How to avoid image blocking in emails

One of the most annoying issues for every email marketer is image blocking. Many email clients (such as Outlook and Mozilla Thunderbird) sets as a default option to block all the images contained in a newsletter, in order to avoid the immediate display of the email’s graphics.

Why? Because the images of junk mails often contain a web beacon: a small string of code which notifies the spammer that the recipient email address is valid – as the email has been opened or previewed – and therefore can be bothered again and again. (The URL included in the image is very simple: <img src=”http://server/cgi-bin/program?e=email-address”>).

Thus, blocking images prevents this type of identification: and being set by default, it affects everyone – even those who send legitimate emails.

Therefore, if your DEM has not even a string of pure text (big mistake!) and is simply graphics based, it’ll be showed this way…

One may think: “Oh, well, it’s just one click away to view all.” But sometimes a “click” is not exactly what the user wants to do everytime: and seeing such a piece of crap, he will just probably trash it. (Especially if he’s not very literate on emails).

To avoid this undesirable result, it’s first of all imperative to understand the proper use of your images (also thinking of their effect on the deliverabilty – or, better, deliverenderbility). Basic rule: always put some text on your newsletter, and avoid to express the call to action only graphically.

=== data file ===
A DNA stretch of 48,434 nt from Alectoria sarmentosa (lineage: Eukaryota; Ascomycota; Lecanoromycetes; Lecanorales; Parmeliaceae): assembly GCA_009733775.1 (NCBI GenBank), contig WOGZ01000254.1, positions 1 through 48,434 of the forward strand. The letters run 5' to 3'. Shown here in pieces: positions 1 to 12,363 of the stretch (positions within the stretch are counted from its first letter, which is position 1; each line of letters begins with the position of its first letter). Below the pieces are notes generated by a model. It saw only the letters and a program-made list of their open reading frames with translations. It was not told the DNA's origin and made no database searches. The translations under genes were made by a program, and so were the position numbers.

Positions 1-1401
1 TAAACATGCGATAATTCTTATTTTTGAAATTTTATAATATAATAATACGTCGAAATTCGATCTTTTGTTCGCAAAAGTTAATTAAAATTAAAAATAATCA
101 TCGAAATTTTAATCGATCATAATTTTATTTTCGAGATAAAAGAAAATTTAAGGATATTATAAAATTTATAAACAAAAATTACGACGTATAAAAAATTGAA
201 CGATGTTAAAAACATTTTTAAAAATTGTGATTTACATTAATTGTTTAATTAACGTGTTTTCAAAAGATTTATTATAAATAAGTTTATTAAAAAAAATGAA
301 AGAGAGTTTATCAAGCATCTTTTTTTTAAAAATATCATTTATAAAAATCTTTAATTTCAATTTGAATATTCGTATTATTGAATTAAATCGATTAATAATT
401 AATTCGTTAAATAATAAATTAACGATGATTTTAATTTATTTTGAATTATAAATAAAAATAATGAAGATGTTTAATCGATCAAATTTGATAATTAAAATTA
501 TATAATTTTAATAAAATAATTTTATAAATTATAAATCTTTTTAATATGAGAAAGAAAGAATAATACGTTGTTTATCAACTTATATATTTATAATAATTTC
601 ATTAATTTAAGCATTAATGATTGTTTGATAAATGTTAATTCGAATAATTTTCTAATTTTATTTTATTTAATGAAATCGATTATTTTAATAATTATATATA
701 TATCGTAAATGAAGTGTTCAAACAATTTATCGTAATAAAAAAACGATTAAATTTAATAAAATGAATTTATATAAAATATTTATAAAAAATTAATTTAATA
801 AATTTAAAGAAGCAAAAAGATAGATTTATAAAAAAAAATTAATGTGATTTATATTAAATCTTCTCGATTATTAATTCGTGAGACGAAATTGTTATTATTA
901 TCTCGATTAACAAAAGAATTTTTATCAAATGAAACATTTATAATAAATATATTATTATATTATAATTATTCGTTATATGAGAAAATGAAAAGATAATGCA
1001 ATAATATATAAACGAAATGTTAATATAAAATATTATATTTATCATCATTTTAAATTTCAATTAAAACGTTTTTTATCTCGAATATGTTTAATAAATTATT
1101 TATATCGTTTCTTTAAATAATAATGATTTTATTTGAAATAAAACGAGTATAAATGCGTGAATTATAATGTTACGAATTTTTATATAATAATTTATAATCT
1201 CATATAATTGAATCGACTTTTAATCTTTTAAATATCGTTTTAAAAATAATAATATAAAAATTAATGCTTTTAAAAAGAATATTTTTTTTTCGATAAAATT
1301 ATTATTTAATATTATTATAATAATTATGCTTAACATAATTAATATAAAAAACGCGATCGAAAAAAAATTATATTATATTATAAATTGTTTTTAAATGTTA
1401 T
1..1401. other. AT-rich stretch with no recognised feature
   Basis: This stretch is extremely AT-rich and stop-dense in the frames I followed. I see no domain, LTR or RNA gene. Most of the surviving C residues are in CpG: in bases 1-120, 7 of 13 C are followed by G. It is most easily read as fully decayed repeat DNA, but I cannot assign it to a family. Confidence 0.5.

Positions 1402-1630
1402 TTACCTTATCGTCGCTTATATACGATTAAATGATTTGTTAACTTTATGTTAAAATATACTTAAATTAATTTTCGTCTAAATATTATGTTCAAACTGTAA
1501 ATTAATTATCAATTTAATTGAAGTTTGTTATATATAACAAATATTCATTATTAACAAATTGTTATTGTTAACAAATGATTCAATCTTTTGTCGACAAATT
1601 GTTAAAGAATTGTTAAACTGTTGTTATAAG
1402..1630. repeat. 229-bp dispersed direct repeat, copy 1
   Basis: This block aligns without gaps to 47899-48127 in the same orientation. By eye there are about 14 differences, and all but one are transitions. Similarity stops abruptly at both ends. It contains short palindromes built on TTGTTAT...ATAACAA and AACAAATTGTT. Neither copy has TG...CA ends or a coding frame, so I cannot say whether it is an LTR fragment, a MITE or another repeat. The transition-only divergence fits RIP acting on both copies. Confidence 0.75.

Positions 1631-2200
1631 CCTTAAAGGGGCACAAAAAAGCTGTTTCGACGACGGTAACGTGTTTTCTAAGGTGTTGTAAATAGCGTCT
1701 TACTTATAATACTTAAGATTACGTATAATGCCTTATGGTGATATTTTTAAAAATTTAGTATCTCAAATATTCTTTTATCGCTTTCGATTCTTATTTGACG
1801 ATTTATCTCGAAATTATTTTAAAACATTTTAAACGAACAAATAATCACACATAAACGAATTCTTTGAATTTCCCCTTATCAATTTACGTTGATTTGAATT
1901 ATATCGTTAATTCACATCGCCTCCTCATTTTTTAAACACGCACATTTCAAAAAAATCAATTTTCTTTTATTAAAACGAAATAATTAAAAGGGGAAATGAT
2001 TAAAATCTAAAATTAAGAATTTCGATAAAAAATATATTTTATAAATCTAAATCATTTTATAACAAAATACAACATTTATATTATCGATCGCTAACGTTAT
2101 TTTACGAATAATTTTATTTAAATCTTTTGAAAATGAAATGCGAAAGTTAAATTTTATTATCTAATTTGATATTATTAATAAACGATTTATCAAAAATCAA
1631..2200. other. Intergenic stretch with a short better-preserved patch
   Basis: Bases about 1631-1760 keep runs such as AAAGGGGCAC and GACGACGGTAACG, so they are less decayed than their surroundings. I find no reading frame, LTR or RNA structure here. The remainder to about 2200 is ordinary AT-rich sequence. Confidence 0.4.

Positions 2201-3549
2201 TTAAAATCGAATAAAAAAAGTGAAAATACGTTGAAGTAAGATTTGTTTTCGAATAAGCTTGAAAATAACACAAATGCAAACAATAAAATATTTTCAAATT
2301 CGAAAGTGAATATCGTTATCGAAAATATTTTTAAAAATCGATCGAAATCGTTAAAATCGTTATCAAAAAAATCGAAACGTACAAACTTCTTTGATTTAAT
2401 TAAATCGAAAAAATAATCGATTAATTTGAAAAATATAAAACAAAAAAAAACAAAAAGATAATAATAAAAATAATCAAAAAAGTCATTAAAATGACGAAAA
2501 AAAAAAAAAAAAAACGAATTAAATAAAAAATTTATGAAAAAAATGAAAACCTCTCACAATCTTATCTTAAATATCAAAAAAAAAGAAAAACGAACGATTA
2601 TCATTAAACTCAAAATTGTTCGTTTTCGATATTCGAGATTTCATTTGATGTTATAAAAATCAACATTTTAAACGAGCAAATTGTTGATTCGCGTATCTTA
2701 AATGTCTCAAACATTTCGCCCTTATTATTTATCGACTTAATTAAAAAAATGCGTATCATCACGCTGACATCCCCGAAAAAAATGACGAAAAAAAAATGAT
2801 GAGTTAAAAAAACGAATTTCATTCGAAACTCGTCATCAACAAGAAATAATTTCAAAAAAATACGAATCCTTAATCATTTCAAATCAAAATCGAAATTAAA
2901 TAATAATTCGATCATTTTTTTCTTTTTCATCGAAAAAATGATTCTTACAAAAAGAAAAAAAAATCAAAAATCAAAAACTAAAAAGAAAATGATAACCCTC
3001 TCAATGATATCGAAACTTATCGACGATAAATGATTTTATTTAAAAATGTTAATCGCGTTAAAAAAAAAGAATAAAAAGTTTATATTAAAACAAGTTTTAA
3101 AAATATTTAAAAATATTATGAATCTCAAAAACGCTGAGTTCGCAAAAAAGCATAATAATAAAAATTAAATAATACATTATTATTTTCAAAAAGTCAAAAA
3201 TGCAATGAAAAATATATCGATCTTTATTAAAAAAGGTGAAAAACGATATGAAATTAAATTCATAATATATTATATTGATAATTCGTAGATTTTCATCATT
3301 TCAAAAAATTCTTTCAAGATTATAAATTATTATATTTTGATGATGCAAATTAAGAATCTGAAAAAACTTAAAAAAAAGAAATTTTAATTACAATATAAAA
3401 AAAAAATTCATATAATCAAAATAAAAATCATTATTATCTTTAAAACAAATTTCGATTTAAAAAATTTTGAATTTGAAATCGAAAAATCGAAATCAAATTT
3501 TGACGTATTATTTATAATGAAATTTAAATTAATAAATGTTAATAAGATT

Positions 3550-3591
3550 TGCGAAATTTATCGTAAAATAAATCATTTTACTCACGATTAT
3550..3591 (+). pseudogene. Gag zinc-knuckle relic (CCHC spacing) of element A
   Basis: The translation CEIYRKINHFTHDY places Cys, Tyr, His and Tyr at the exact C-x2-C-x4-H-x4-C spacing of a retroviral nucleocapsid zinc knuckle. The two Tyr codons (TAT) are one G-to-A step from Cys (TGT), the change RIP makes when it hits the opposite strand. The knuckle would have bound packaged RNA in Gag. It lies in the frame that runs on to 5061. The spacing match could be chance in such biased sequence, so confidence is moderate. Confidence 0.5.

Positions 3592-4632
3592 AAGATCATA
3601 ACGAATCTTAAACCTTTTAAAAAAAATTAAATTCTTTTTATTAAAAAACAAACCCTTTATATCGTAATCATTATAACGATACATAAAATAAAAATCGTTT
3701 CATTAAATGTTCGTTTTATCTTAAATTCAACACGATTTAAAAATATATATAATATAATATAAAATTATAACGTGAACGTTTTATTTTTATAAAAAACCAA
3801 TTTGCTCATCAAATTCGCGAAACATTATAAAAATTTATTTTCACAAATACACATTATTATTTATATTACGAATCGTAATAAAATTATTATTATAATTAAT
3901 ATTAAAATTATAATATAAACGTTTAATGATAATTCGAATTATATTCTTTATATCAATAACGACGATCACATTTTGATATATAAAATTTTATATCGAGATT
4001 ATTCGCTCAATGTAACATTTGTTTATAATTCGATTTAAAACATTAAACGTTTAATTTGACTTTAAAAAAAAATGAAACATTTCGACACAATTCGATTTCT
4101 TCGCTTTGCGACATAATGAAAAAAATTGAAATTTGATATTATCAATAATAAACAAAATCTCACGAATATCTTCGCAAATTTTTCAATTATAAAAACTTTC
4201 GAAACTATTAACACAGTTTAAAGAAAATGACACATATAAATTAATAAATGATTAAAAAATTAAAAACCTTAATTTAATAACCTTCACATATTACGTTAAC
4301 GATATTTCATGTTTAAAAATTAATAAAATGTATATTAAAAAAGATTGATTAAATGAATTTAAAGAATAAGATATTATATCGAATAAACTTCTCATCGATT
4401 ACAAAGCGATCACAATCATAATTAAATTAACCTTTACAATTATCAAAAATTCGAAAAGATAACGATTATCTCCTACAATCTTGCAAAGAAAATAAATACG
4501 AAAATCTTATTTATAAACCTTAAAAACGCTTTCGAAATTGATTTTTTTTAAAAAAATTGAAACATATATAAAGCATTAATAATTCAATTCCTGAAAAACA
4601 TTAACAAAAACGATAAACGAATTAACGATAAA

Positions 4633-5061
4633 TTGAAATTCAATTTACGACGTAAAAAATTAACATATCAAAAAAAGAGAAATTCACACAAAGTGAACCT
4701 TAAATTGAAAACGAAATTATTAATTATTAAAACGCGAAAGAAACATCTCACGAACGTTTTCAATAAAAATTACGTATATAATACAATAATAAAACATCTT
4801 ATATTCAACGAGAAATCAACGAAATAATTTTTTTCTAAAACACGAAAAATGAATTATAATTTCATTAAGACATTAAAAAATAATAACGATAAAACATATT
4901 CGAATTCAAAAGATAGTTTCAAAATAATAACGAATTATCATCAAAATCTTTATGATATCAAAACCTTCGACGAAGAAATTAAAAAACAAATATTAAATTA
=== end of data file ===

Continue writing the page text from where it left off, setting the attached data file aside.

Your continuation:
Always the image speaks about the product than the words mentioned about the product. But in emails while sending to various ids this occupies more space than the words or letters can occupy. Due to this, the download also takes extra time. As far as possible try and avoid images. Check this link right here now.

But there’s more.

Recently Email on Acid – a company specialized in email testing and previews – launched Mozify: an interesting tool that allows you to get around the problem. The concept is simple: Mozify converts your images into a HTML mosaic.

That is, this type of transformation: the resolution is inevitably low and pixelated, but at least – being text and not an actual image – should be displayed by the majority of clients. (And anyway, users can always download the original image).

According to preliminary statistics elaborated by the company, 78% of recipients will see the mosaic and the remaining will get the usual image blocking. In any case, a good result.

A practical example? This is a graphic newsletter viewed without Mozify:

 

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